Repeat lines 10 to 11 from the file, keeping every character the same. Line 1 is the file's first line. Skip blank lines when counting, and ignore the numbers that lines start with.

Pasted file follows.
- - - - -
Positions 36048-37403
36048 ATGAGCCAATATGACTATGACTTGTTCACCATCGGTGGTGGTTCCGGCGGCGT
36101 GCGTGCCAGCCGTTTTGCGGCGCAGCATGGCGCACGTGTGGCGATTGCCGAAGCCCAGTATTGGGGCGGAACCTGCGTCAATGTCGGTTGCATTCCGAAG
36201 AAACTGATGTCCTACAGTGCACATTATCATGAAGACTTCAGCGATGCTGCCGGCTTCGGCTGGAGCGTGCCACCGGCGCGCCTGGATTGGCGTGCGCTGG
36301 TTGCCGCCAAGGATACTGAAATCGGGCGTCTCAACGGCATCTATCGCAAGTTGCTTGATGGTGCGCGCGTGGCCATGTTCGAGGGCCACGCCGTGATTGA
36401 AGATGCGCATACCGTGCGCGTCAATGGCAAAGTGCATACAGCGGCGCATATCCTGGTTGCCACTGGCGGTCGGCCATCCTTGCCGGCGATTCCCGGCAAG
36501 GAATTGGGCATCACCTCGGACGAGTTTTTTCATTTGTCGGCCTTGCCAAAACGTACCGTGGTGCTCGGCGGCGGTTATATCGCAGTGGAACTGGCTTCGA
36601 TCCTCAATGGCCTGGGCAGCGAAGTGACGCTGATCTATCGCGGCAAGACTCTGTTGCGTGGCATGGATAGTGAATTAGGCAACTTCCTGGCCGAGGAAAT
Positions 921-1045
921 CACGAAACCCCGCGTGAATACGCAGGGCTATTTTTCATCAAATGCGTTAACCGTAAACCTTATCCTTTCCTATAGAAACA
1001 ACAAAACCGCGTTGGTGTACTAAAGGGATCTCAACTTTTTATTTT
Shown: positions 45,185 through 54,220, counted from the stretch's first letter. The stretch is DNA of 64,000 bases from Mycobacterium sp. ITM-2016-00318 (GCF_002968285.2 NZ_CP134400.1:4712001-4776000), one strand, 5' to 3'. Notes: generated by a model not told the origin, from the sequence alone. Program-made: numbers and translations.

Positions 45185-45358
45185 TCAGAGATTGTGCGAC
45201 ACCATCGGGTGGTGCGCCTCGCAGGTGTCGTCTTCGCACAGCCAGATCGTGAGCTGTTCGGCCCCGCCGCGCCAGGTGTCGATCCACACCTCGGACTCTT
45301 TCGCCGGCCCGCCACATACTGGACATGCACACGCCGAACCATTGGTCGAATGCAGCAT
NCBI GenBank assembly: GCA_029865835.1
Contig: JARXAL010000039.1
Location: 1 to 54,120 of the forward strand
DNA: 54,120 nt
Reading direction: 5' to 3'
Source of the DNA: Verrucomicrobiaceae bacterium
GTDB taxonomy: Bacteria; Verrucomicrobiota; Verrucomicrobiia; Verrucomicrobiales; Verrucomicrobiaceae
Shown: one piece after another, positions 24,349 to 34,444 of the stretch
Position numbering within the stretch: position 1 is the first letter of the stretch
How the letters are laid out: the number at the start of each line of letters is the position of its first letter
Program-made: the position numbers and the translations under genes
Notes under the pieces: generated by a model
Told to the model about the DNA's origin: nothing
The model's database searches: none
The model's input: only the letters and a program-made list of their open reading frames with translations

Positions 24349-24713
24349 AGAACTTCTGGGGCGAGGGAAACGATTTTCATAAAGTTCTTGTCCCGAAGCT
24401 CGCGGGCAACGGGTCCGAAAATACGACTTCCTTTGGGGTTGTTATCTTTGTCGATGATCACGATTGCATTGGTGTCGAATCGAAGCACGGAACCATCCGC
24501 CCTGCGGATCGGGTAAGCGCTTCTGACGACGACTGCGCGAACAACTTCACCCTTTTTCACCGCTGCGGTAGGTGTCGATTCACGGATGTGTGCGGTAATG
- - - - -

921 CACGAAACCCCGCGTGAATACGCAGGGCTATTTTTCATCAAATGCGTTAACCGTAAACCTTATCCTTTCCTATAGAAACA
1001 ACAAAACCGCGTTGGTGTACTAAAGGGATCTCAACTTTTTATTTT